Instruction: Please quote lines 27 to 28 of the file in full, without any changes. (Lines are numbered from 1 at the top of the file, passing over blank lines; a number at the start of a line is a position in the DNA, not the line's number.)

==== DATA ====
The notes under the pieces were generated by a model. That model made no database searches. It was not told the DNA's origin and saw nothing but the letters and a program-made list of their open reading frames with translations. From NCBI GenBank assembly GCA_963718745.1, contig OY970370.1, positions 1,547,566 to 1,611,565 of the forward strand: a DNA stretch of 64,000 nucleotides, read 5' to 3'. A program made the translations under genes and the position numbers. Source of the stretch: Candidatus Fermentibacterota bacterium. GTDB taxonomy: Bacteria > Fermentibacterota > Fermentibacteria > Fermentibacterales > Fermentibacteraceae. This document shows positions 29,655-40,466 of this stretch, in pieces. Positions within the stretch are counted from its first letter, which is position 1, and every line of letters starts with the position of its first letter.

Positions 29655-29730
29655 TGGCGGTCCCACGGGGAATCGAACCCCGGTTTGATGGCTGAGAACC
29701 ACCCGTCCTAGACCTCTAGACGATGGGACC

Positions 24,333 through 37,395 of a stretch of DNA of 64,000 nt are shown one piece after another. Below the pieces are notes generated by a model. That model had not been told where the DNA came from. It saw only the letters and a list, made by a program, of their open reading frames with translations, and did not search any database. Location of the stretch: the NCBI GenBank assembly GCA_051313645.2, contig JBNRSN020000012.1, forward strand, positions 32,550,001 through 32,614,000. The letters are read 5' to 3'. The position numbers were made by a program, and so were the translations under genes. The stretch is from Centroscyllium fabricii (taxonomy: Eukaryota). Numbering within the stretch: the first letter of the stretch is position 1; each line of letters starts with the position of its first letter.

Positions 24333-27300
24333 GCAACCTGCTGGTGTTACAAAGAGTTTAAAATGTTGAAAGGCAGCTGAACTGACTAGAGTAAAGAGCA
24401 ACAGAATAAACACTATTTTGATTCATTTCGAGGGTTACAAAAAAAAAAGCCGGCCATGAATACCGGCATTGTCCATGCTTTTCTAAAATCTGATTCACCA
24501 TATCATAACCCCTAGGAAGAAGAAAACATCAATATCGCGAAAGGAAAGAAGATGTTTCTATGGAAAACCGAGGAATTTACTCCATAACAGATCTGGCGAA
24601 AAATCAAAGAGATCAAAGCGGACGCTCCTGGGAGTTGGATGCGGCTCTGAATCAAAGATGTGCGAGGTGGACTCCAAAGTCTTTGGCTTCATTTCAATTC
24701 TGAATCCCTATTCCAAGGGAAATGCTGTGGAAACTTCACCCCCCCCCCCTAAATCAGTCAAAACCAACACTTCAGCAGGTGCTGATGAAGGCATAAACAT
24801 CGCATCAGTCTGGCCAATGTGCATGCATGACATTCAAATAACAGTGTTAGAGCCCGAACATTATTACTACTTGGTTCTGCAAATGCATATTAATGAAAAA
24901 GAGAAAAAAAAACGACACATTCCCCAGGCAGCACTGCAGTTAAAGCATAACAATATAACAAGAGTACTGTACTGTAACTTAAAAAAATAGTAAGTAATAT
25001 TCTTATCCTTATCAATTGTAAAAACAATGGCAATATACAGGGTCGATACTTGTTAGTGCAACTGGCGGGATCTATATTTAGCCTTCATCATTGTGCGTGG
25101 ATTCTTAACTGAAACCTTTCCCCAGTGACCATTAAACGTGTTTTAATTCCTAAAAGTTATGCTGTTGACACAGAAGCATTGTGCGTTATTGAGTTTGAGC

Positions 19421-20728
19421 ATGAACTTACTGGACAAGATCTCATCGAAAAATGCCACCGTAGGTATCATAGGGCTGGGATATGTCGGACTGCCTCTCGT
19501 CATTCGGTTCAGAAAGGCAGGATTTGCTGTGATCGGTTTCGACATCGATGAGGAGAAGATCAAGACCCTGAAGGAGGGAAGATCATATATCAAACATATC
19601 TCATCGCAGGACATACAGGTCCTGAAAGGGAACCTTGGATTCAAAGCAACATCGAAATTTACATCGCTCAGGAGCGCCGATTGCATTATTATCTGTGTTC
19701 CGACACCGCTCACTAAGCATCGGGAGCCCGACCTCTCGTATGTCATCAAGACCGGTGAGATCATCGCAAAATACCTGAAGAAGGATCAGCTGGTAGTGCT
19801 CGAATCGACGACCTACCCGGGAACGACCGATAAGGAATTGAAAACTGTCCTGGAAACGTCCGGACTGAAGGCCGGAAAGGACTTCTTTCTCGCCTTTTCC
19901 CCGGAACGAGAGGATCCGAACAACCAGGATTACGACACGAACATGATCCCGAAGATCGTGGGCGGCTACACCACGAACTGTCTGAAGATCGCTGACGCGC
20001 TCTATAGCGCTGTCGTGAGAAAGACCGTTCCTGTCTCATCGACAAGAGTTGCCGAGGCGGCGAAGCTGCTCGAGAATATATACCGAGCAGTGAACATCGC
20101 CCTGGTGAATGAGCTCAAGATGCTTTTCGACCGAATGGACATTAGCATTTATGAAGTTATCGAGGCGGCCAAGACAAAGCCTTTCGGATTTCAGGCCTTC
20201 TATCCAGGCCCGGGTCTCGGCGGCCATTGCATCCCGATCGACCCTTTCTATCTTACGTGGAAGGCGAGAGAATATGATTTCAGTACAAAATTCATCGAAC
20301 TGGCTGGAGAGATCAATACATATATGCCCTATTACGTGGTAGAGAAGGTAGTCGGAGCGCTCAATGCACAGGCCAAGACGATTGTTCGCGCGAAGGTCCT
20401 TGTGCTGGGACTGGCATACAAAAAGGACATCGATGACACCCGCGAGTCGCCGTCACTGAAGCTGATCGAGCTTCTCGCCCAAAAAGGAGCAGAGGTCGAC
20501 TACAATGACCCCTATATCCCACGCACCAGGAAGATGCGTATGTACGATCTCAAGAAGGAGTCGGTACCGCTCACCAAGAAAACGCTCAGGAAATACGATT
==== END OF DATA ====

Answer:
20401 TGTGCTGGGACTGGCATACAAAAAGGACATCGATGACACCCGCGAGTCGCCGTCACTGAAGCTGATCGAGCTTCTCGCCCAAAAAGGAGCAGAGGTCGAC
20501 TACAATGACCCCTATATCCCACGCACCAGGAAGATGCGTATGTACGATCTCAAGAAGGAGTCGGTACCGCTCACCAAGAAAACGCTCAGGAAATACGATT